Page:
Speaking of the suspension, I was a bit perplexed. The c had a rough ride, typical of tiny econo-boxes, which transmitted every pebble, crack and undulation I ran over, yet when you toss it into a corner the body roll was excessive and inspired very little confidence for enjoying the twisties. I guess you could blame the pizza cutter tires, Firestone P175/65R15’s, but I felt the suspension could have been better dialed in for sporting intentions since this Prius is meant for the younger segment of customers. In a straight line, the c tracked well and it felt especially stable on the freeway at higher speeds, never feeling skittish, unsettled or blown around by other vehicles. Wind noise around the side view mirrors was very evident.
I know what you’re thinking, “Yeah, yeah, but does it go?” To that question I say yes and no. To a the typical Prius person I’m sure it accelerates just fine. To most other automotive customers I suspect the c’s level of performance will be seen as frustrating. Plain and simple, the c is lazy. The 11.5 0-60 times I’ve read about seem in line with what I experienced.
The c employs an ECVT to couple the gasoline and electric propulsion systems together and put the power to the ground. Most people either love or hate CVT’s, opinions may vary, this author tends to avoid them.
As with any Prius and any Prius person, the main concern is fuel economy. The Prius c is rated 53 city/46 hwy and 50 combined. Over the course of a week with predominantly city driving, I never saw less than 50 mpg. The “EV Only” mode worked as long as you did not press the gas pedal more than a centimeter or so, otherwise “excessive speed” would flash on the information center and the gasoline engine would rumble to a start. The fastest I was able to go in EV mode was about 14 mpg, practically idling, which may be useful in parking lot driving and stop and go traffic where idling forward is common and there is no need for gasoline supplied propulsion.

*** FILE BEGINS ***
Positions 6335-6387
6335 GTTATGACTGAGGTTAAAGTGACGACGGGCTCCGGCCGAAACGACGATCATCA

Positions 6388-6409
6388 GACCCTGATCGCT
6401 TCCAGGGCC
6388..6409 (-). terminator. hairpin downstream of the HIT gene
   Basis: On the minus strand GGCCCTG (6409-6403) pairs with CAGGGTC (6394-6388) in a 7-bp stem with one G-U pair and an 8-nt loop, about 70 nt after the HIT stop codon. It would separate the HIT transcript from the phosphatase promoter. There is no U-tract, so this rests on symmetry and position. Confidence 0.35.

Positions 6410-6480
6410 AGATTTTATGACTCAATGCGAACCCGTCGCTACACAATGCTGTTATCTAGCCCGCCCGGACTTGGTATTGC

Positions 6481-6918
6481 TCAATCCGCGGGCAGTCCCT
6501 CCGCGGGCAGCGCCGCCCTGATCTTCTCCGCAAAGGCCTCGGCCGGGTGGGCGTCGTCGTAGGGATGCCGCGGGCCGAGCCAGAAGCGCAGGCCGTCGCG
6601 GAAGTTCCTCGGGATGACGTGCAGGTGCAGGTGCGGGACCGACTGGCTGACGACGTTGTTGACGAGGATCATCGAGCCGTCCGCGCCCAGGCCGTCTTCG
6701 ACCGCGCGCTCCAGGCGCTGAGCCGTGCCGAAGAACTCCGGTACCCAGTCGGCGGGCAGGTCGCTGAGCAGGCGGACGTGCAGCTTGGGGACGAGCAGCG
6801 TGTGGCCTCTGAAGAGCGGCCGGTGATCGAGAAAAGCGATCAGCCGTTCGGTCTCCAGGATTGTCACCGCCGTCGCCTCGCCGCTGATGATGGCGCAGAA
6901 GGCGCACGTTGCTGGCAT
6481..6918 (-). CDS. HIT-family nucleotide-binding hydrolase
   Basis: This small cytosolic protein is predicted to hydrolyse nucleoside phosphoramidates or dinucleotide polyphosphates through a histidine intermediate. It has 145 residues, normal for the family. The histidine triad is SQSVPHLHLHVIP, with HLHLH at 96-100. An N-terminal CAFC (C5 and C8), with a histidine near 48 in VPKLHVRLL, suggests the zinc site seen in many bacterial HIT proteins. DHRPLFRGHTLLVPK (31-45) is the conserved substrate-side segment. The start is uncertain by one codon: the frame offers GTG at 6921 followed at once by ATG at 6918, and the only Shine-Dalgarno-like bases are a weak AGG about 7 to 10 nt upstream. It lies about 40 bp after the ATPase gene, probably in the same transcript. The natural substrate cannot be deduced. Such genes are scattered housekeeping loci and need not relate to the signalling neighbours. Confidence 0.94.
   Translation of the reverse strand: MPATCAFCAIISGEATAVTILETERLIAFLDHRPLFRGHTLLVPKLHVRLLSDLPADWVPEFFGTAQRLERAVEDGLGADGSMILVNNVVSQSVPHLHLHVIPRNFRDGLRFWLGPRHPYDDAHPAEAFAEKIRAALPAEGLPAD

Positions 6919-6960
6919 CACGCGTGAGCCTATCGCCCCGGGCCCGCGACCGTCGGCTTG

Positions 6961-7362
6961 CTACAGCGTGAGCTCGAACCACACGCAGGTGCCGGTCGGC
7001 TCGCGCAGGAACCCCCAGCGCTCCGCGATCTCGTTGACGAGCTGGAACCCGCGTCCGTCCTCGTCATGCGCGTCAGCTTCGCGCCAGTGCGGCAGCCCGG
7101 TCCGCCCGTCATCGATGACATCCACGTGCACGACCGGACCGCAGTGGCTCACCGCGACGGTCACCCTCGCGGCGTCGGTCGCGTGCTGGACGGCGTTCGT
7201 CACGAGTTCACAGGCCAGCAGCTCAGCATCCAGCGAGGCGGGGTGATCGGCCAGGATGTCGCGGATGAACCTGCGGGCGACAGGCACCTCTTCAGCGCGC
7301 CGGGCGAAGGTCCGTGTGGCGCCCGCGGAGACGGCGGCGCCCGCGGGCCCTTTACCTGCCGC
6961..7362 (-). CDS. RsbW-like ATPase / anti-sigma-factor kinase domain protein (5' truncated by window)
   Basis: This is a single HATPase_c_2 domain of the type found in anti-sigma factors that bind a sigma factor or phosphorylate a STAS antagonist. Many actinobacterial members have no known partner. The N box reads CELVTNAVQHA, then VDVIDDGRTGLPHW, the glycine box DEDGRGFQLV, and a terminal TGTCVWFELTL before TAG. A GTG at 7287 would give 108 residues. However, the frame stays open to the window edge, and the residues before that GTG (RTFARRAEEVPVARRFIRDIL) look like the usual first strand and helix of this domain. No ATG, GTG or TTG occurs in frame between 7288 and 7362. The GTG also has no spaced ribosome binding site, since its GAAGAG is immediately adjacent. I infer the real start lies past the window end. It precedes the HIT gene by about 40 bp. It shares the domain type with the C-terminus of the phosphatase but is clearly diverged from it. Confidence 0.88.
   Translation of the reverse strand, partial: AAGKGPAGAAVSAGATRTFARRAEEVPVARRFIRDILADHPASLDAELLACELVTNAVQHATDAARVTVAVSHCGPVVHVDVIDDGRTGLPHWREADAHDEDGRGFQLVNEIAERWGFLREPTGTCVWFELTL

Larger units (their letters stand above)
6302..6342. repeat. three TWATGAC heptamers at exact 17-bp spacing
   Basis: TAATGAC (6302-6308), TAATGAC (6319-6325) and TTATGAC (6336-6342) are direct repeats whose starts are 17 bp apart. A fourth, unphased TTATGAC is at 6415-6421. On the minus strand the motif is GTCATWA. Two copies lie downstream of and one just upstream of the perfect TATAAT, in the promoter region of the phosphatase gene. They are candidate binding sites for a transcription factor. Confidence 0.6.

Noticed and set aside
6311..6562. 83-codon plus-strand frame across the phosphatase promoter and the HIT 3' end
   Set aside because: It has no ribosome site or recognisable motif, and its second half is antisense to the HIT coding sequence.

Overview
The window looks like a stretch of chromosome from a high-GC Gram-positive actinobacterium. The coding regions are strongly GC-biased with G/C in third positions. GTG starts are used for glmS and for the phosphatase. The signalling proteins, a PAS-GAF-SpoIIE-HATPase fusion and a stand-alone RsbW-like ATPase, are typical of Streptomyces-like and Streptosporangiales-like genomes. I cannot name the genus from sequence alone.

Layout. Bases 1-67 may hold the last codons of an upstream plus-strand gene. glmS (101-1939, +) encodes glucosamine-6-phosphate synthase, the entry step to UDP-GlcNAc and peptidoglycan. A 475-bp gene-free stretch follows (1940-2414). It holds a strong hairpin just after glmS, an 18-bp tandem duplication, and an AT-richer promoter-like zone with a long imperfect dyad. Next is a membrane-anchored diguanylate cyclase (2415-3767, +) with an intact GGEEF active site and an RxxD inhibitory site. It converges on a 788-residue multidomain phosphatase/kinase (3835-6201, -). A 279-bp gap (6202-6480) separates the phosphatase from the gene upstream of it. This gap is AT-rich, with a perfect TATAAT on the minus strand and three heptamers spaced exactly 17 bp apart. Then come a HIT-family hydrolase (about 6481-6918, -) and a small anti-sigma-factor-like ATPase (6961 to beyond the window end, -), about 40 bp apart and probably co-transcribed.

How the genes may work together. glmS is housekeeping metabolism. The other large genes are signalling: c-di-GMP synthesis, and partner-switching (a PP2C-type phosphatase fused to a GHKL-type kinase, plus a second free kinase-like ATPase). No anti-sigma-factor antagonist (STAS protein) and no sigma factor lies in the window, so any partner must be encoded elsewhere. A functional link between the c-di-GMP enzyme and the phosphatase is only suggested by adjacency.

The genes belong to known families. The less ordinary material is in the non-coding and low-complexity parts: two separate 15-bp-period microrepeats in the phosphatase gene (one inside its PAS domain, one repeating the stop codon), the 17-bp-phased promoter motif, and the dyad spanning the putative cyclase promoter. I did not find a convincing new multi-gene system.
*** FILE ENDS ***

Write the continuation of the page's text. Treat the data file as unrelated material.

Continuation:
The trip up Angeles Crest was a mixed bag. The moment we began traversing the mountain, we were in dense fog and wet roads with visibility of about 15 feet. Perfect conditions for a photo shoot…. As we wound up hill, oncoming cars becoming visible mere feet ahead and 90 degree turns leaping out of nowhere, we encountered a crotch rocket hooligan laid out on a scenic outlook, motionless and in shock from his collision with a guard rail. He was ok so we pressed on. We finally crested Angeles Crest and were met with breath taking views and picturesque vistas. The c photographs well and appeared to be assembled solidly. We finally arrived at Newcomb’s Ranch bar and restaurant for some much needed lunch, refreshments and time to reflect.
So, at the $23,245 as tested price, is the c a buy? In response to that question, I would have to say, yes. The price tag alone should make the Prius c a hot seller; the 53 city/46 hwy is the icing on the cake.
Photo Credit: Copyright 2012 Chris Busenlehner / Car Fanatics Blog